Fasinumab May Improve Analgesic-Resistant Osteoarthritis Pain, Function

doctor man knee pain
doctor man knee pain
Investigators prospectively evaluated the efficacy, general safety, and joint safety of fasinumab in patients with hip and/or knee pain in osteoarthritis.

Fasinumab may improve pain and function in patients with hip or knee osteoarthritis (OA) who do not benefit from analgesics, according to study results published in Arthritis & Rheumatology.

The study included 421 patients with moderate to severe knee or hip OA and a history of inadequate response or intolerance to analgesics. Researchers randomly assigned patients to receive either fasinumab (1, 3, 6, or 9 mg) or placebo every 4 weeks over a period of 16 weeks; patients were followed-up to week 36. During treatment, follow-up, and active joint symptoms, the researchers used plain film radiography and magnetic resonance imaging to monitor joints.

The study’s efficacy end points included change from baseline in week 16 in the pain and physical function subscale scores of the Western Ontario and McMaster Universities OA Index (WOMAC) and patient global assessment of OA.

Of the 421 patients, 342 completed the 36-week study period. Results indicated that compared with placebo, patients receiving all 4 doses of fasinumab had significantly greater reductions in WOMAC pain subscale scores from baseline to week 16. Mean changes were -3.5±2.1 for 1 mg, -3.4±2.4 for 3 mg, -3.1±2.3 for 6 mg, -3.8±2.5 for 9 mg, and -2.4±2.4 for placebo. Researchers observed these changes at the start of week 2, and it was maintained until week 16.

Patients receiving all 4 doses of fasinumab had reduced patient global assessment scores from baseline to 16 weeks; however, only the 1- and 9-mg doses had statistically significant differences compared with placebo (P =.0132 and P =.008, respectively).

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Results indicated that 17% of patients in the fasinumab group had treatment-emergent adverse events compared with 10% in the placebo group. Among patients in the fasinumab group, 4% discontinued treatment compared with 1% in the placebo group.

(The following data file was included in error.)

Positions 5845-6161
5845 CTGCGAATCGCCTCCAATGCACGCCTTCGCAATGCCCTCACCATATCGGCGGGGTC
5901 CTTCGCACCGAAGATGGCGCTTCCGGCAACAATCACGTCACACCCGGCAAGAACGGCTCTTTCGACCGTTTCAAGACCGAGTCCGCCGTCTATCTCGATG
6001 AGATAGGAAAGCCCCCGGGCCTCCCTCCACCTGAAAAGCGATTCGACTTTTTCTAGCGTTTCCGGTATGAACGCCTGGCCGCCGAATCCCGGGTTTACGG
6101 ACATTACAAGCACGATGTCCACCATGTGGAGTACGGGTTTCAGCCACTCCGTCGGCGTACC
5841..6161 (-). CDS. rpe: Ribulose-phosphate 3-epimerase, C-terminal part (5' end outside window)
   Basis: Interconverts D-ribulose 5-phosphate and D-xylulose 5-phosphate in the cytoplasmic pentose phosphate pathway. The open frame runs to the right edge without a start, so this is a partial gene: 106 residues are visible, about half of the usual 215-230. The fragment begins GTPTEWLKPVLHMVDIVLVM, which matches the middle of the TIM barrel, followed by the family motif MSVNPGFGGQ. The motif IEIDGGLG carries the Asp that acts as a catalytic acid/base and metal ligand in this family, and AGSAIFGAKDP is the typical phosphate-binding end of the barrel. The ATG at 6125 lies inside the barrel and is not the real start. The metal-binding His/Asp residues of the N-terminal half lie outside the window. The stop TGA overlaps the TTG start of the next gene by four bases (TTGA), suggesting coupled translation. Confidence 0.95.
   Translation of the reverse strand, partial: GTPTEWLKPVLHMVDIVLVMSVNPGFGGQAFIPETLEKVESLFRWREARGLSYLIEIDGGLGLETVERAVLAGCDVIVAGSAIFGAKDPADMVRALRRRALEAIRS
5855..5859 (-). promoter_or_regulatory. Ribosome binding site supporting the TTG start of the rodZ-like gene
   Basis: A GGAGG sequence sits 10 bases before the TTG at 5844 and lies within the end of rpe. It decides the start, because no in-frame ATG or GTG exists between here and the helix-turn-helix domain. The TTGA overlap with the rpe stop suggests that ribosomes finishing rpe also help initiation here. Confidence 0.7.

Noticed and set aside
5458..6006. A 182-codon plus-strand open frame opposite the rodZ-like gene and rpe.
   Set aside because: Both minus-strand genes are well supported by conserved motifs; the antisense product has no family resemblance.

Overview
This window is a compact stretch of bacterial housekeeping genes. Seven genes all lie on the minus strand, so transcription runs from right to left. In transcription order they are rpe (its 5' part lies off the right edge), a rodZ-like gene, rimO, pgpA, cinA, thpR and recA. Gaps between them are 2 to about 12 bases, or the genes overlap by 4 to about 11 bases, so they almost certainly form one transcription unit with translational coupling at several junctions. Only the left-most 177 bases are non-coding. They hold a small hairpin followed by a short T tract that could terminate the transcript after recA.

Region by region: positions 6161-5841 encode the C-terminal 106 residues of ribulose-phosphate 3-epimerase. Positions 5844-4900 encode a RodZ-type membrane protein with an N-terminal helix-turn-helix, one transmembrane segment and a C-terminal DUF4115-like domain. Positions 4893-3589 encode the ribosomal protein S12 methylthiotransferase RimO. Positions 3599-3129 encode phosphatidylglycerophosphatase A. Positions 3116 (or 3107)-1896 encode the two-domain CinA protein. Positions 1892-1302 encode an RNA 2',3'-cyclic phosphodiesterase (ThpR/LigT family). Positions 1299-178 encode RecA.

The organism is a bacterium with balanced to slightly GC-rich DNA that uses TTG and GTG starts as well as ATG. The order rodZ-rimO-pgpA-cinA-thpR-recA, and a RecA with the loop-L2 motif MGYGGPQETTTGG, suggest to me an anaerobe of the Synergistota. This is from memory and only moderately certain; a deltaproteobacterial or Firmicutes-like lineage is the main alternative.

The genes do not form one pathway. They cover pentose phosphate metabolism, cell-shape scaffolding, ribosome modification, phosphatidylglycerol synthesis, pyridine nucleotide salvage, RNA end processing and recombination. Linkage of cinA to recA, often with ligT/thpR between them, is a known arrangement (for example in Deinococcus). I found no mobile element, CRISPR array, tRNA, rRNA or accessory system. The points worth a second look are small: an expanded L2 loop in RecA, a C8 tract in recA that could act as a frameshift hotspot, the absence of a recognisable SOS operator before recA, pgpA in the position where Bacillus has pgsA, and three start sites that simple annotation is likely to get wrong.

A total of 25 arthropathies occurred in 7% of patients in the fasinumab group and 1% of patients in the placebo group. Researchers noted that arthropathies occurred in a dose-dependent manner, with 2 occurring among patients in the 1-mg group compared with 12 in the 9-mg group.

“The observation that the efficacy of lower doses was similar to that of higher doses but was associated with lower rates of arthropathy demands that future studies explore the benefit [vs] risk at these lower doses of fasinumab,” the researchers wrote.

Disclosure: This study was supported by Regeneron Pharmaceuticals, Inc. Please see the original reference for a full list of authors’ disclosures.

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Dakin P, DiMartino SJ, Gao H, et al. The efficacy, tolerability, and joint safety of fasinumab in osteoarthritis pain: a phase IIb/III double-blind, placebo-controlled, randomized clinical trial [published online June 17, 2019]. Arthritis Rheumatol. doi:10.1002/art.41012

This article originally appeared on Rheumatology Advisor